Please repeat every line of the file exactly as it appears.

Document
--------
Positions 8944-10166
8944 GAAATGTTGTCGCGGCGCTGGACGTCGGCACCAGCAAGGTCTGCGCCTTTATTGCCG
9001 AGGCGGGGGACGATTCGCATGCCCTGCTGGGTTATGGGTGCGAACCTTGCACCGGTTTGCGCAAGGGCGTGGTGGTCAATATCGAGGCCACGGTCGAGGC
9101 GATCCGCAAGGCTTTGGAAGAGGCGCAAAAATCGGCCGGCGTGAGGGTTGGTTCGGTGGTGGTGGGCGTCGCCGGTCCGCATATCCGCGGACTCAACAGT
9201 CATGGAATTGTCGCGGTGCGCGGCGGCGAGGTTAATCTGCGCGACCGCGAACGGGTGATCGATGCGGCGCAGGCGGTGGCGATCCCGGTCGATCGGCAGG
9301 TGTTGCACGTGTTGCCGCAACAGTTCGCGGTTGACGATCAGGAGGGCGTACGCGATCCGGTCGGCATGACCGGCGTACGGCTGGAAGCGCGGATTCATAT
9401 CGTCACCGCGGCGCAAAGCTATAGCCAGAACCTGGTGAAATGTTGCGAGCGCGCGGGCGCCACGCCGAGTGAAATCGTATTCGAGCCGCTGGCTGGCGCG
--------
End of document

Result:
Positions 8944-10166
8944 GAAATGTTGTCGCGGCGCTGGACGTCGGCACCAGCAAGGTCTGCGCCTTTATTGCCG
9001 AGGCGGGGGACGATTCGCATGCCCTGCTGGGTTATGGGTGCGAACCTTGCACCGGTTTGCGCAAGGGCGTGGTGGTCAATATCGAGGCCACGGTCGAGGC
9101 GATCCGCAAGGCTTTGGAAGAGGCGCAAAAATCGGCCGGCGTGAGGGTTGGTTCGGTGGTGGTGGGCGTCGCCGGTCCGCATATCCGCGGACTCAACAGT
9201 CATGGAATTGTCGCGGTGCGCGGCGGCGAGGTTAATCTGCGCGACCGCGAACGGGTGATCGATGCGGCGCAGGCGGTGGCGATCCCGGTCGATCGGCAGG
9301 TGTTGCACGTGTTGCCGCAACAGTTCGCGGTTGACGATCAGGAGGGCGTACGCGATCCGGTCGGCATGACCGGCGTACGGCTGGAAGCGCGGATTCATAT
9401 CGTCACCGCGGCGCAAAGCTATAGCCAGAACCTGGTGAAATGTTGCGAGCGCGCGGGCGCCACGCCGAGTGAAATCGTATTCGAGCCGCTGGCTGGCGCG